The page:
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Salaries Unknown for TVA’s Influencers on MLGW Deal

As Memphis Light Gas and Water explores new power providers, the Tennessee Valley Authority hopes to hang on to its lucrative $1 billion-a-year energy contract. TVA even created a new Memphis-based vice presidency to sway the decision. But the power company offers scant details.

Salaries Unknown for TVA’s Influencers on MLGW Deal

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Mark Yates, TVA’s new VP, is a well-connected Memphis businessman and political operative whose wife runs a popular Memphis restaurant.

Her business partner sits on MLGW’s five-member board of commissioners, whose vote to stay with TVA is crucial.

So how much is Yates paid for these sorts of connections? TVA isn’t saying.

“The money is the public’s money,” says Dick Williams, an open-government advocate with Common Cause. “I don’t see any reason why they shouldn’t disclose that.”

A TVA spokesman says Yates’ salary is confidential because the data could jeopardize its ability to compete for talent with private power companies like Duke and Entergy.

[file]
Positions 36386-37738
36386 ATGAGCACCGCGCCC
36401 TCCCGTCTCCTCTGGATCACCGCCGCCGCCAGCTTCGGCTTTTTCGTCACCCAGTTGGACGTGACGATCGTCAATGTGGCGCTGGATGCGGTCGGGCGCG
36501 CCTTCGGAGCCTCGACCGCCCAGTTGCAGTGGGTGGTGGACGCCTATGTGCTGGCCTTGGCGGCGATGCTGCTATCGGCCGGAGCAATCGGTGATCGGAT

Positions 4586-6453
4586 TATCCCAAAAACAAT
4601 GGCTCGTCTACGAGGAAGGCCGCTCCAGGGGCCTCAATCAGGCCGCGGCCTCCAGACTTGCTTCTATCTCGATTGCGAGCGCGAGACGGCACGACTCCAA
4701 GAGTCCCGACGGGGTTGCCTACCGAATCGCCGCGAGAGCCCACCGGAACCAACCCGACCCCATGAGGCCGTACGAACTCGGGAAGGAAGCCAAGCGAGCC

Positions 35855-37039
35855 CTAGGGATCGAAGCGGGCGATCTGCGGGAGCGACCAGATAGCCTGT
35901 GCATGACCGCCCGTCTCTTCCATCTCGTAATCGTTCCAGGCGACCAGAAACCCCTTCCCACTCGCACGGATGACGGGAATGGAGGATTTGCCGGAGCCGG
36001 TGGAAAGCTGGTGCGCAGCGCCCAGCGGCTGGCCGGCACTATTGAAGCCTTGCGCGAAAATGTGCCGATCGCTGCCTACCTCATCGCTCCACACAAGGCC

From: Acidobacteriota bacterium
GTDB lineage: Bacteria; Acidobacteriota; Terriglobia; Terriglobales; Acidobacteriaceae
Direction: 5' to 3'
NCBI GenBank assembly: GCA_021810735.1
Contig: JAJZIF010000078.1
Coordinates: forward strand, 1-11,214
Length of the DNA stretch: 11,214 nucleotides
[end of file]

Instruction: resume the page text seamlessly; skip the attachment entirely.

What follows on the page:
Deborah Fisher with watchdog group Tennessee Coalition for Open Government, isn’t buying it.

She calls it a “public relations problem.”

By law, TVA releases compensation data for its CEO, Jeff Lyash. Fisher says the public is outraged by his $9.9 million salary. She says salaries for lesser TVA officials should be released, too.

Adam Marshall, an attorney with the Reporters Committee for Freedom of the Press, says TVA is using — or misusing — an obscure provision of the Freedom of Information Act (FOIA) to withhold salary data. That exemption is based on pending pay studies. But once the salaries are awarded, “the entire reason behind this privilege evaporates.”

For the record, the Institute has appealed the denial of the FOIA request and is awaiting another decision by TVA.

Written By

Marc Perrusquia is the director of the Institute for Public Service Reporting at the University of Memphis, where graduate students learn investigative and explanatory journalism skills working alongside professionals. He has won numerous state and national awards for government watchdog, social justice and political reporting.

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